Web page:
Despite our initial screening efforts, sales candidates occasionally score lower on the online sales test than expected on measures of Drive. For example, candidates with a history of success at a large company may have relied on its brand recognition and collateral materials.
Similarly, some candidates are strong interviewees, and can look great on paper and interview well over the phone, but they may not have the internal motivation we need in a “hunter” salesperson.
Nonetheless, when we are disappointed by a candidate’s test score, it can be very tempting to re-test the candidate, thinking that perhaps the first result simply missed the mark. However, when we re-test candidates, we take a serious risk . . .
Avoid the “Practice Effect”
A key problem with re-administering a sales personality test to a job candidate is called the “practice effect.” Simply put, the candidate will likely recall his or her initial answers and respond in the opposite fashion. In this case, an initial Drive score of 2 out of 5 may increase the second time to 4 out of 5 after reversing the responses.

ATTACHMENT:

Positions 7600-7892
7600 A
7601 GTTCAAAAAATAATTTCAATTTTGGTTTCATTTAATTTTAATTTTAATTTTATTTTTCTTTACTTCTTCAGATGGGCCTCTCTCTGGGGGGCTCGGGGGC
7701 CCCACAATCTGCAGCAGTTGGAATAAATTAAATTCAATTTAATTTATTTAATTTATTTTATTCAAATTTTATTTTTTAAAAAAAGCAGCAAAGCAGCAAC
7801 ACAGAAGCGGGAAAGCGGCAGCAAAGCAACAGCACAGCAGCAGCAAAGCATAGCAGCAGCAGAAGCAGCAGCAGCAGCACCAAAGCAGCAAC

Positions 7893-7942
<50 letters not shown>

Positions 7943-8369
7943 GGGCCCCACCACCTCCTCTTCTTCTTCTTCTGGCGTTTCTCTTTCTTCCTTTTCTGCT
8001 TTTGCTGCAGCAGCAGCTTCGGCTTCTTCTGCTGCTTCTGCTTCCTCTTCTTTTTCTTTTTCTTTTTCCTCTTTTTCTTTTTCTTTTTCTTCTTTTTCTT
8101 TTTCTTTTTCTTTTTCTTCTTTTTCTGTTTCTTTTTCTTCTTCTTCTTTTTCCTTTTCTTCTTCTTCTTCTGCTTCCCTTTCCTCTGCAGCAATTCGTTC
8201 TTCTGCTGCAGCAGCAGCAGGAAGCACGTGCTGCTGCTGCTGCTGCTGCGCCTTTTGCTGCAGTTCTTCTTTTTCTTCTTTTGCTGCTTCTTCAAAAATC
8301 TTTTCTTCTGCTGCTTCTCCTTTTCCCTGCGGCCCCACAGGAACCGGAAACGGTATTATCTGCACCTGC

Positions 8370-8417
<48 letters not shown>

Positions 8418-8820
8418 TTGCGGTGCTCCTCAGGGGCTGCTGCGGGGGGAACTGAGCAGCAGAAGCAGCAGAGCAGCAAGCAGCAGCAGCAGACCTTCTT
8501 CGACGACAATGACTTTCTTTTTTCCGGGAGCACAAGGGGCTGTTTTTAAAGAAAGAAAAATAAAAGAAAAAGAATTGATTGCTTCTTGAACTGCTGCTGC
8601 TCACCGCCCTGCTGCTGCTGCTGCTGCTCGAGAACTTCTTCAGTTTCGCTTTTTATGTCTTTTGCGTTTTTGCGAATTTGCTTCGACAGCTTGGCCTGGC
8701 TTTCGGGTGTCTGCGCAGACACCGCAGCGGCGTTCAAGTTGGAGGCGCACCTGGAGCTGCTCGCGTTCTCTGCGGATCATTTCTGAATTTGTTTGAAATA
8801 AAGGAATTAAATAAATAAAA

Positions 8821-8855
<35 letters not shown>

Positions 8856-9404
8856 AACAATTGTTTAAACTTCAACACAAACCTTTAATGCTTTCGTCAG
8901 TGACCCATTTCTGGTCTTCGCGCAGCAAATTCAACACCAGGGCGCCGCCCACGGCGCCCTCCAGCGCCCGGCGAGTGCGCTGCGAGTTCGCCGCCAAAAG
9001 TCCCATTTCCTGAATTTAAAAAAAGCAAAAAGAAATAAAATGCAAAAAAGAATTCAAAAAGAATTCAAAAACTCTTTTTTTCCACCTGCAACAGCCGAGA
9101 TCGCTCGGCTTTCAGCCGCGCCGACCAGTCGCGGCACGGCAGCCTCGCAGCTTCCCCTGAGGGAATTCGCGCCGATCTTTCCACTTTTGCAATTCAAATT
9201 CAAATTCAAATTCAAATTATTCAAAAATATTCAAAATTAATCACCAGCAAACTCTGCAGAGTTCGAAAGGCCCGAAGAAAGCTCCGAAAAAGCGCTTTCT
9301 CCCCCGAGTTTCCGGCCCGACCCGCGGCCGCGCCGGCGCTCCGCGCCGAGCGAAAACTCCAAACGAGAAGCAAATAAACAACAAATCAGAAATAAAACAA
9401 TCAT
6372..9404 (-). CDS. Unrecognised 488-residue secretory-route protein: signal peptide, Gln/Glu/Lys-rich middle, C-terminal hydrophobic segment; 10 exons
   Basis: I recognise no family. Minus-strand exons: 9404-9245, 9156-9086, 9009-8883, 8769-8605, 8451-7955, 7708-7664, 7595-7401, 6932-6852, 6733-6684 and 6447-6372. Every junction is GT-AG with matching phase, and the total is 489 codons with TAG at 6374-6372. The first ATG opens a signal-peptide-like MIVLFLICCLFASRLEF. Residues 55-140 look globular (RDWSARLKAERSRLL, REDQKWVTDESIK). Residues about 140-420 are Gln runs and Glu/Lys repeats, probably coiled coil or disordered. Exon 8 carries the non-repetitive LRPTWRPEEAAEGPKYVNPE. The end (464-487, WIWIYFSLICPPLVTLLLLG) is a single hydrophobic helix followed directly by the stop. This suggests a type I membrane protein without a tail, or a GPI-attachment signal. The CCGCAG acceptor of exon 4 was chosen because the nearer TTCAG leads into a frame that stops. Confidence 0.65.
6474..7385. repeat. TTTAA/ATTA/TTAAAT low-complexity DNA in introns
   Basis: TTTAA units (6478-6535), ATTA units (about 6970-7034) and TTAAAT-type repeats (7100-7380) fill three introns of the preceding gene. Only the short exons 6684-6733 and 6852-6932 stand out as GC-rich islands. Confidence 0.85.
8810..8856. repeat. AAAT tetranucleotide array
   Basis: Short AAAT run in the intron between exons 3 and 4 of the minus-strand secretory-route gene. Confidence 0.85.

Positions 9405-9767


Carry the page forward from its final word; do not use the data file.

Although we might be delighted by the new results, we need to be very cautious. Because of the practice effect, the first administration is much more likely to accurately reflect the candidate’s true scores on Drive as well as other key traits.
To be sure, if the initial test was taken in the wrong language or a technical difficulty prevented the candidate from completing the test properly, re-testing in his or her native language is in order. However, barring such unusual circumstances, we need to rely on the initial results, which can be a powerful, if sobering, check on our own gut instincts.
Dr. Christopher Croner and Richard Abraham are authors of Never Hire a Bad Salesperson Again and developers of the proprietary and patented online sales test, The DriveTest™, for sales candidates. To experience the difference of the DriveTest™, contact us today!